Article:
Take the 2-minute tour ×
Stack Overflow is a question and answer site for professional and enthusiast programmers. It's 100% free, no registration required.

I'm learning java and working on a guessingGame project based on a grid and I'm having some difficulties for my loadtargetGrid() method. I have a 2D array of String named Grid, and what I want to place six symbols "X" in six randomly-chosen grid locations. I want to do nothing with the others location and leave them with null by default.

    public class Grid
{
public static final int ROWS      = 5;      // number of rows
public static final int COLUMNS   = 5;      // number of columns
public static final int NUMBER_OF_TARGETS = 6; // number of targets in the grid

private String[][] grid;                // the grid itself, a 2-D array of String
private Random random;                  // random number generator

//Constructor
public Grid()
{
    grid = new String[ROWS][COLUMNS];
    random = new Random();
}

//method
public void loadTargetGrid()
{
      int counter = 0;
      while(counter < NUMBER_OF_TARGETS){
           int randRow = random.nextInt(ROWS - 1);
           int randColumn = random.nextInt(COLUMNS - 1);
           grid[randRow][randColumn] = "X";
           ++ counter;
      }
}

That's what I have so far. I tried to use a while loop with a counter to place a "X" at 6 random positions. It compiles but I'm not sure if this works and I don't know how to check if my codes are correct. If anyone has any ideas or directions to help me out? this would be nice.

thank you

share|improve this question
1  
You don't want to subtract 1 from ROWS and COLUMNS. The nextInt method already limits the result to 0 to ROWS-1 or 0 to COLUMNS-1. Either of the answers you've received will let you avoid duplicate locations. –  David Conrad Feb 8 '12 at 23:06
    
that's right! I thought the nextInt(int n) method would go from 0 to the n value, but the n value is exclusive.thanks –  Poupen Feb 8 '12 at 23:20
add comment

migrated from programmers.stackexchange.com Feb 8 '12 at 20:40

This question came from our site for professional programmers interested in conceptual questions about software development.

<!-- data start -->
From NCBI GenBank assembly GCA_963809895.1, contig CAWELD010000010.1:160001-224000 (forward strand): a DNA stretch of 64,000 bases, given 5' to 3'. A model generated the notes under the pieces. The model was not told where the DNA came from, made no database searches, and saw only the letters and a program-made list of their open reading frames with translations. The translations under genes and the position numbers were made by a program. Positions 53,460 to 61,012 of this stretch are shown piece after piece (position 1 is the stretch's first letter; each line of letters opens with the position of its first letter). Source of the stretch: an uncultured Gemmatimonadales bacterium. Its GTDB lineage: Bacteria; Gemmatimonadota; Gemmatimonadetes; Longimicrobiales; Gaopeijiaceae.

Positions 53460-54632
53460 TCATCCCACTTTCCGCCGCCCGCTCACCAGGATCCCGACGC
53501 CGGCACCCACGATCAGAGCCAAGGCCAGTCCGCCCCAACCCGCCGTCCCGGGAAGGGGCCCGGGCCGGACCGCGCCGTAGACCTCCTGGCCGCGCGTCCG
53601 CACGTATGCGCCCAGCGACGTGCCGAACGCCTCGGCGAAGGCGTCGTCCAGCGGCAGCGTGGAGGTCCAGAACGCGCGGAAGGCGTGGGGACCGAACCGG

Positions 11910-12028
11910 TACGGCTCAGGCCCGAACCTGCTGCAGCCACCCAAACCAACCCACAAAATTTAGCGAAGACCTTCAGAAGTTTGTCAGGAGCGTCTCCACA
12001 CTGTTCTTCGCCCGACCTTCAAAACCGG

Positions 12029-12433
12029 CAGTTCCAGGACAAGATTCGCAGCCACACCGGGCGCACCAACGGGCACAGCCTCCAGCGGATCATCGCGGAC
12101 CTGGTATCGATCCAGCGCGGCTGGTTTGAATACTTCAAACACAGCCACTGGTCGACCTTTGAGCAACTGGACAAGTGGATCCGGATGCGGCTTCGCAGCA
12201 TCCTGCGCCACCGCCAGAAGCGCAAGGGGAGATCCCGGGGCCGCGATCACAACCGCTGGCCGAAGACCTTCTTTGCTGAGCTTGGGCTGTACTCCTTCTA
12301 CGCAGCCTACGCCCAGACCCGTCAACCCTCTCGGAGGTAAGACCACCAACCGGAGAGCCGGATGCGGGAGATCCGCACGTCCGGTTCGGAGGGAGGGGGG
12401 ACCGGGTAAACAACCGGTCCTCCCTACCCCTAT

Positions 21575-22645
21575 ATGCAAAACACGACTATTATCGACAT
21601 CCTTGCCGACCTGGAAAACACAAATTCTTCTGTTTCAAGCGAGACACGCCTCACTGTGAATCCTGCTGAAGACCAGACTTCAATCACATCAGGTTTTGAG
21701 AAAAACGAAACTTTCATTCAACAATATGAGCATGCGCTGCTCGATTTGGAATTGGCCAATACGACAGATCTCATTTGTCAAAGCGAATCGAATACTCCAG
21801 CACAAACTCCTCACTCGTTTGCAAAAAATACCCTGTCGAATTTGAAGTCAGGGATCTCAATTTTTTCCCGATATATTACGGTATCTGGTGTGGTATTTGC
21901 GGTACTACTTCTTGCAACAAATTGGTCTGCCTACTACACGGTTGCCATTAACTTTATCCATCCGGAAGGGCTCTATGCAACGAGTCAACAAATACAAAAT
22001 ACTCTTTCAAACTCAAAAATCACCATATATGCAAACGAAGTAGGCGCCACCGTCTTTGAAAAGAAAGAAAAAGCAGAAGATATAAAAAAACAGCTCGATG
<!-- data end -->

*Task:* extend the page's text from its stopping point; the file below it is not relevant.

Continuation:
2 Answers

up vote 3 down vote accepted

You could potentially not have all 6 targets on the grid because you could get the same spot twice. Try this:

int counter = 0;
while(counter < NUMBER_OF_TARGETS){
    int randRow = random.nextInt(ROWS - 1);
    int randColumn = random.nextInt(COLUMNS - 1);
    if (grid[randRow][randColumn] == null) {
        grid[randRow][randColumn] = "X";
        ++ counter;
    }
}
share|improve this answer
    
thank you, I didn't think about this. –  Poupen Feb 8 '12 at 23:02
    
See my comment to Louis Wasserman. –  David Conrad Feb 8 '12 at 23:05
add comment

If you get the same randomly chosen coordinates more than once, you won't end up with NUMBER_OF_TARGETS distinct locations. You might try something like

int randRow, randColumn;
do {
  randRow = random.nextInt(ROWS);
  randColumn = random.nextInt(COLUMNS);
} while (grid[randRow][randColumn] != null);
grid[randRow][randColumn] = "X";
share|improve this answer
    
Thank you! I haven't learn the do..while thing yet, but i'll look into it. –  Poupen Feb 8 '12 at 23:01
1  
ROWS - 1 and COLUMNS - 1 is incorrect. (I realize you copied these from the OP). The contract of nextInt(n) is that it returns an int in the half-open range [0..n). –  David Conrad Feb 8 '12 at 23:04
add comment

Your Answer

 
discard

By posting your answer, you agree to the privacy policy and terms of service.

Not the answer you're looking for? Browse other questions tagged or ask your own question.